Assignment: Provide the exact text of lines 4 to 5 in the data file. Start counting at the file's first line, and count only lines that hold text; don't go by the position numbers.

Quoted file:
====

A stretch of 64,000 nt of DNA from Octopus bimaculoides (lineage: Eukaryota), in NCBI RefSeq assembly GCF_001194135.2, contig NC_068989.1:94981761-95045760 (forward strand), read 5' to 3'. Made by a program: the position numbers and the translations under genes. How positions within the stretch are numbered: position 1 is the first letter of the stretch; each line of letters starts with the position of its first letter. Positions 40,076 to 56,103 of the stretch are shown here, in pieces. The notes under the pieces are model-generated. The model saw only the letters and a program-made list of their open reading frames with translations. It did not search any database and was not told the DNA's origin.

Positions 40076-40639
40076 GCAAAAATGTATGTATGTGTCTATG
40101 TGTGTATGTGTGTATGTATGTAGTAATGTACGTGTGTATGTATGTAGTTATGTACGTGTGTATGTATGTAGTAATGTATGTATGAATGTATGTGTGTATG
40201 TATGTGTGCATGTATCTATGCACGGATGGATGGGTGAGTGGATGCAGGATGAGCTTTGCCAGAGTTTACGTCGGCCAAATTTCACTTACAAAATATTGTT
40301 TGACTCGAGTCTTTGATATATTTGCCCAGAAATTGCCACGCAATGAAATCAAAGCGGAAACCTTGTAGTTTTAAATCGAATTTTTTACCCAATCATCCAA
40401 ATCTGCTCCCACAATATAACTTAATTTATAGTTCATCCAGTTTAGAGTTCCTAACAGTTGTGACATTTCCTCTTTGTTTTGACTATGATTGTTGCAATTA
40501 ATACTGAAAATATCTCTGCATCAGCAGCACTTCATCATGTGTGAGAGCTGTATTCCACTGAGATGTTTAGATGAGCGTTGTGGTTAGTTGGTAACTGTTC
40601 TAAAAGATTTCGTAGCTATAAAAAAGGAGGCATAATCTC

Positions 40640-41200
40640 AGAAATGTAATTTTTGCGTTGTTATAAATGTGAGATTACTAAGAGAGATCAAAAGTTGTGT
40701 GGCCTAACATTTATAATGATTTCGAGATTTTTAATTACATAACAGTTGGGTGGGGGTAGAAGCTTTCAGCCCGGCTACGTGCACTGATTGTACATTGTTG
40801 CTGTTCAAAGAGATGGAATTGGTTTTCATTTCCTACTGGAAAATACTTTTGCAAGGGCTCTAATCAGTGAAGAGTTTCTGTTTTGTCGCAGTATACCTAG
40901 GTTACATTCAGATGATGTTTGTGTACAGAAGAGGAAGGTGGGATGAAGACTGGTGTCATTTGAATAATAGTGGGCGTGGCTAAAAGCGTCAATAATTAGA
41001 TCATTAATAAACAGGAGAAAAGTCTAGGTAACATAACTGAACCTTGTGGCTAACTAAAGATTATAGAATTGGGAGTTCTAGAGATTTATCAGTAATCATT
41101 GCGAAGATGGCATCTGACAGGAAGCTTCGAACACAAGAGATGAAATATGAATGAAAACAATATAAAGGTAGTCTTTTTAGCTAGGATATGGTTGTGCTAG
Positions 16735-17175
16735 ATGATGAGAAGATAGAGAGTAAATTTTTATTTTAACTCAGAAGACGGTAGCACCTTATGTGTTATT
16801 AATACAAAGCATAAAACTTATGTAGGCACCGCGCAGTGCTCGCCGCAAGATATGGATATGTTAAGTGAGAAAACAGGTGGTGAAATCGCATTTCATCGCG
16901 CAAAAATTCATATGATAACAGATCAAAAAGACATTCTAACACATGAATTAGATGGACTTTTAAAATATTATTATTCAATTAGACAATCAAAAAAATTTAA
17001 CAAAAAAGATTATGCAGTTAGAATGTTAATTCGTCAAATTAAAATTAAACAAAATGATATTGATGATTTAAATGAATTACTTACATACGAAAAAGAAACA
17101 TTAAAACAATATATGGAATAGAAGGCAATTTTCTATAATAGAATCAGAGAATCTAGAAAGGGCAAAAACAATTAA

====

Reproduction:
40101 TGTGTATGTGTGTATGTATGTAGTAATGTACGTGTGTATGTATGTAGTTATGTACGTGTGTATGTATGTAGTAATGTATGTATGAATGTATGTGTGTATG
40201 TATGTGTGCATGTATCTATGCACGGATGGATGGGTGAGTGGATGCAGGATGAGCTTTGCCAGAGTTTACGTCGGCCAAATTTCACTTACAAAATATTGTT